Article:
Google+ Communities

gettingingoodwithgoogle-buttonIn an effort to make Google+ a more “social” network, Communities were formed in 2013.

Communities are similar to Facebook or LinkedIn Groups: they are organized by topics or general interests. From a marketing perspective, Google+ Communities are an underutilized tool for starting and participating in conversations that matter.

What are the benefits of being an active community member on Google?

One thing I’ve noticed about Communities is the global exposure. When you look at any given page, it’s unusual not to see at least one post in a foreign language that isn’t spam). It’s an interesting reminder that social media is far-reaching and that we really do have a unique opportunity in front of us.

Wait a second, my business doesn’t need to market globally. True, but the point of a community isn’t to sell- it’s to exchange information.  This article from Social Media Examiner suggests “As you discover communities where your target market is located, join them and listen in on what they are saying.” In doing so, you discover what your target market has to say about your industry. There may be trends in questions or concerns, which makes great blog post or newsletter material. In other words, it’s a chance for you to research potential customers, and even help them out from time to time.

By contributing to conversations that are related to your industry, you show others that you’re knowledgeable and ideally trustworthy/helpful. Occasionally this does translate into sharing your own material if it’s relevant and can help solve a problem. For instance, if someone posts a question asking about finding the right hashtag for a Twitter post, I could respond with a link to this blog post on that very subject.

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A screenshot of Communities that Google thinks I would enjoy. This is just a small slice of the topics available- you can even join one of several communities about Grumpy Cat.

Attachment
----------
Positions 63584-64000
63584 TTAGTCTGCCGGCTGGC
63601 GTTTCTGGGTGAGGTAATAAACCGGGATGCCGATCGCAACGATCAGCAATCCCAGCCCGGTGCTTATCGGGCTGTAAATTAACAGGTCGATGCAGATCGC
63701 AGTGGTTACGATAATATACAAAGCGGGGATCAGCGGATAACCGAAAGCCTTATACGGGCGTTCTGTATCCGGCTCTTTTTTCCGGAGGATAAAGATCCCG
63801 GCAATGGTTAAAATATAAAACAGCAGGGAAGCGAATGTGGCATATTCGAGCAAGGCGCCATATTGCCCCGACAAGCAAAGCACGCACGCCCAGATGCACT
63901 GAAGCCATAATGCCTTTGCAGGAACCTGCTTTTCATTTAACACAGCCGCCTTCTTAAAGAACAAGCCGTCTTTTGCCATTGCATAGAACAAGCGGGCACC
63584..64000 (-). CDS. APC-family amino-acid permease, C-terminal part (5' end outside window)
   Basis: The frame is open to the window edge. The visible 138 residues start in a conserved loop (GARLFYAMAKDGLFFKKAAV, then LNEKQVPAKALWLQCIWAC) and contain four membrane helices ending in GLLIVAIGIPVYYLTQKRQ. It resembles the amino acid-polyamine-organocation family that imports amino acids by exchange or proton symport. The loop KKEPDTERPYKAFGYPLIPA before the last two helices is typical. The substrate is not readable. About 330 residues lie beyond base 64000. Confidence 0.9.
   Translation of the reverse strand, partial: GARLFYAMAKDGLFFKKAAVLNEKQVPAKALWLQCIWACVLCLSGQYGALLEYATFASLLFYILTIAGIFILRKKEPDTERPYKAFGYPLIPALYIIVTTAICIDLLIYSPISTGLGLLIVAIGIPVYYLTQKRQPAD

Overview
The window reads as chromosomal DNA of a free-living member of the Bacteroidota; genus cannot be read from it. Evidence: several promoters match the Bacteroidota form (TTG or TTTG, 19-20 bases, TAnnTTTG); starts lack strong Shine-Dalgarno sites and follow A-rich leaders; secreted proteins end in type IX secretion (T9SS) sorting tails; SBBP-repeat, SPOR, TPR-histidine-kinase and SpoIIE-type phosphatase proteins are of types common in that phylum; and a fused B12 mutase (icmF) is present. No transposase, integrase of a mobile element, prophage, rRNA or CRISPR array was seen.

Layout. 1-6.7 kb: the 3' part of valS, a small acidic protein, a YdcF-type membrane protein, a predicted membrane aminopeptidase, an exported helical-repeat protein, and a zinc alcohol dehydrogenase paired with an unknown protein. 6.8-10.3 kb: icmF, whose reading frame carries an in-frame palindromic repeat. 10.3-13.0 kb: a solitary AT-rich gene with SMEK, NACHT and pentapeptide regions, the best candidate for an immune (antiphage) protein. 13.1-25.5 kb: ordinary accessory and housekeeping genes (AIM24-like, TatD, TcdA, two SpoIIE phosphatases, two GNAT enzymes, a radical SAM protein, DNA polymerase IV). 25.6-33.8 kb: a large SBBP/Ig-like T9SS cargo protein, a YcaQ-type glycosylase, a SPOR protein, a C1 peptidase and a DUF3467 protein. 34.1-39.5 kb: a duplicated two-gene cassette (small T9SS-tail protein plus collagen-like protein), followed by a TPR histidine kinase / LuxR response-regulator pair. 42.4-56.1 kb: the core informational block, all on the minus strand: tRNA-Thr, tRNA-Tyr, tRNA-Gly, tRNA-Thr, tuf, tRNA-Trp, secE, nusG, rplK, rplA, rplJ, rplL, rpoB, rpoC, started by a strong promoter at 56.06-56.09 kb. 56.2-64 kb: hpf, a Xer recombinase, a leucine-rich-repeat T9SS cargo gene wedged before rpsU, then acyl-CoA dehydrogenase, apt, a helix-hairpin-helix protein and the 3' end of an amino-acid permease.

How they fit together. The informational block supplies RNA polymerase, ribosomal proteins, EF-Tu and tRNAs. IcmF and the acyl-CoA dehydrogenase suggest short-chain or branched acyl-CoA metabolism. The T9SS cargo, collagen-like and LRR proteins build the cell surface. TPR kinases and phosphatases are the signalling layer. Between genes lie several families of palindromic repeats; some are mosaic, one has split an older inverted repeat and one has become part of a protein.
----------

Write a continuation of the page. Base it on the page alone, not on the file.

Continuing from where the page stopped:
What if the community you want/need doesn’t exist?

If you want to start your own community, the steps are pretty straightforward. You get to set up the rules and facilitate conversations among community members, but aside from that, it’s relatively hands-off.

Below is an example from The Marketing+ Community Page is full of people sharing articles and other helpful information about social media marketing (new features, tips they have found to be helpful, etc).

When you set up a community, you have a few decisions to make. Will it be public or private? If it’s private, will it still appear in searches? What are the rules for participating in this community? The description and rules will be displayed on the left sidebar of the community page.

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You can post in your own community from time to time to start a conversation (if you have some questions for followers, this is a great way to get them answered), but the ultimate goal is to create a community built around user-generated content. Below is an example post from the Marketing+ Community from KeyMedia Solutions. You may notice that this is an article from their own website, but a) it’s relevant to other community members and b) isn’t overtly selling anything.

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Communities are another one of those online resources that may inspire new ideas or ways to connect with your businesses. You may also forge some new connections with people you would never have met without this tool. Whether you decide to use communities for business or for fun, they’re unique educational and networking opportunities.

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And, just for fun…here’s Grumpy Cat.

If reading this has made you realize you need help with Google+, click below to learn about a service we think may be a great way for you and your business to start on Google+:

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Kassie is a distance runner and a distance reader really. She lives in Ellsworth Maine and, while she might be quiet when you meet her, will throw out something witty when you least expect it.
Kassandra Strout
Kassie is a distance runner and a distance reader really. She lives in Ellsworth Maine and, while she might be quiet when you meet her, will throw out something witty when you least expect it.